• Stations can preempt network programming when the licensee thinks there is some other programming which is of greater national or local importance.
  • If a preemption is done for one of these reasons, the affiliation agreement cannot impose monetary or non-monetary penalties or limit the amount of such preemptions
  • Affiliation agreements cannot give networks the right to "option" time in the future unless they make a commitment to fill that time with programming.   This is important in a multichannel digital context, as it prevents networks from tying up time on a second or third channel that they might or might not use.


Continue Reading Setting the Standards for the TV Network-Affiliate Relationship – Guidance for LMAs and Other Programming Relationships

The FCC this week issued fines to two broadcasters for issues in connection with the ownership of their stations – in one case the fine was issued simply because the broadcaster did timely not file three consecutive FCC Form 323 Biennial Ownership Reports .  In the second case, the fine was for not requesting FCC approval for a transfer of control of the licensee of the broadcast station.  These cases serve as a reminder that broadcast ownership is closely regulated by the FCC, that broadcasters need to report that ownership once every two years as required by the rules, and to seek approval before any change in control of any company that holds an FCC license.

The station that failed to file the three ownership reports was fined $6000.  As disclosed on the licensee’s license renewal application, the licensee had not filed 2001 and 2003 ownership reports at all, and filed the 2005 report late and did not put it in the station’s public inspection file.  Biennial Ownership Reports on FCC Form 323 must be filed by the licensees of AM, FM and TV station licensees once every two years, on the anniversary date of the filing of their license renewal applications by all licensees except where the licensee is an individual or a general partnership of natural persons (as opposed to a partnership that contains corporations or other business entities as partners).  We regularly send reminders to our clients about the filing of ownership reports.  For more details on the requirements for the biennial filing, see our advisory for reports that were due on August 1 here, and see our schedule of broadcast filing dates for the remainder of 2008 to see if your station has a biennial filing deadline this year). 


Continue Reading Fines for Broadcast Ownership Issues – Remember to File Biennial Ownership Reports and to Seek FCC Approval Before a Transfer of Control

In a case just released by the FCC, a broadcaster was fined for enforcing a non-compete agreement that was entered into when a broadcaster sold one of its stations in a market in and agreed that it would not compete in the same format if it ever acquired another station in the same market.  The agreement had prohibited the Seller from competing with the Buyer in a news-talk format.  After the closing of the sale of the station, the Seller acquired another station in the market and adopted a format that a local court found was covered by the non-compete clause in the contract.  The local court issued an injunction against the continuation of the news-talk format.  At that point, the Seller filed a complaint with the FCC, arguing that, by obtaining the injunction, the Buyer had engaged in an unauthorized assumption of control of the station covered by the injunction, without FCC approval.  The FCC agreed with the Seller, and fined the Buyer $8000 for exercising control over the station that Seller had bought.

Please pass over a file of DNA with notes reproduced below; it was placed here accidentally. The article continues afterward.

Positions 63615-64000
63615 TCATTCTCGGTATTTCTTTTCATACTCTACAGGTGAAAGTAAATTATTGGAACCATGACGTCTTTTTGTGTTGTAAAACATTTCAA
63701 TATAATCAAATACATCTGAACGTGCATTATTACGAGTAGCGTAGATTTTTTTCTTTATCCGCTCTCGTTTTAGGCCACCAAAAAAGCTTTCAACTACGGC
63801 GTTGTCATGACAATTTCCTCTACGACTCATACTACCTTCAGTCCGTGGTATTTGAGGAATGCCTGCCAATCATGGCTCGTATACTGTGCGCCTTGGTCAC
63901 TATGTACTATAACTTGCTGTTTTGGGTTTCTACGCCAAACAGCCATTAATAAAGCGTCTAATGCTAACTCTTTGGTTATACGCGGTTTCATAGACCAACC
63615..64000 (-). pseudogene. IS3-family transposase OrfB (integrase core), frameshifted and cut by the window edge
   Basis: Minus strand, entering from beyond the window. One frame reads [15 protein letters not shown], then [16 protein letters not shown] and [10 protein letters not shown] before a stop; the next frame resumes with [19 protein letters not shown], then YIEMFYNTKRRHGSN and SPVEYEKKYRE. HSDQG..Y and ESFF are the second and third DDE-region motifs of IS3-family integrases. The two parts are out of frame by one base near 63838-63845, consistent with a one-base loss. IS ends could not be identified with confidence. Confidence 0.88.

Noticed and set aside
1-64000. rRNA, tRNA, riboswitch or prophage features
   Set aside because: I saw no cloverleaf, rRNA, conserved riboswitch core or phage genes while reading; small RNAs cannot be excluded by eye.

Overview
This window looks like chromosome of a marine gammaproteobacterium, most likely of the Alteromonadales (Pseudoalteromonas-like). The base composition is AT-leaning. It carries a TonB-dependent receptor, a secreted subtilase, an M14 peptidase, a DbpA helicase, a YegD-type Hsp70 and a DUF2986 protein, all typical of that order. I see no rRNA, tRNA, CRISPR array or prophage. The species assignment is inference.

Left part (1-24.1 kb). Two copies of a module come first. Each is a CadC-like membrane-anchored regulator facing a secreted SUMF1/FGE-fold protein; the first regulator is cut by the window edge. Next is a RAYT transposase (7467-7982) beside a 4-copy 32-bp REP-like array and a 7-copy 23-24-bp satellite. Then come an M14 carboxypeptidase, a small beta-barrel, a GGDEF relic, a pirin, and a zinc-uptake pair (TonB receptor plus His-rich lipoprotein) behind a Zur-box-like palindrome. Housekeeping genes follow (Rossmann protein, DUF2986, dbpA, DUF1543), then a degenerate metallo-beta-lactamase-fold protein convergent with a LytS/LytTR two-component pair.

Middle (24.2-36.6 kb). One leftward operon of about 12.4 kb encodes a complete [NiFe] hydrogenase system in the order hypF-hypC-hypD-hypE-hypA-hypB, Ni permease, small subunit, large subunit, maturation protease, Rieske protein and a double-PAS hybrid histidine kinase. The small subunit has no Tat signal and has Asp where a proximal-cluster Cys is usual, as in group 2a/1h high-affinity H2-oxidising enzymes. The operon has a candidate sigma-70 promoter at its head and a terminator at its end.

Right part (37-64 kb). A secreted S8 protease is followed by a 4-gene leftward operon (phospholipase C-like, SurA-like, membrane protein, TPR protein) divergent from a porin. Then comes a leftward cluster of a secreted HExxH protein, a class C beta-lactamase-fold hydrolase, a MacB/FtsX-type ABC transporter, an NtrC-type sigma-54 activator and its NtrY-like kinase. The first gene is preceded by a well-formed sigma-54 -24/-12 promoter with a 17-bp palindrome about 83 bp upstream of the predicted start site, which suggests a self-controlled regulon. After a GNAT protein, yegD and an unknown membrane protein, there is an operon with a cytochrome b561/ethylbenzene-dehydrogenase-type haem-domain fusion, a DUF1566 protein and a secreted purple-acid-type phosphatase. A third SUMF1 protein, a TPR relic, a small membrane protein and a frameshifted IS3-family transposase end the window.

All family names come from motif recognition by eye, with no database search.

The FCC’s reasoning in this case, citing a similar letter decision from 2006, is that the restriction on format impedes a licensee’s control over its own programming, and restricts its ability to adjust its operations to account for changing market conditions.  The Commission concluded that, barring the licensee from utilizing a particular format, even for the limited period of the non-compete agreement, was contrary to the public interest.  By obtaining the injunction to prevent the Seller from using the news-talk format, the Buyer had impermissibly exercised control over the station that it had already sold.  In fact, the Commission went further, and found that the exercise of control over the programming, personnel or finances of the station would be a violation of the rules.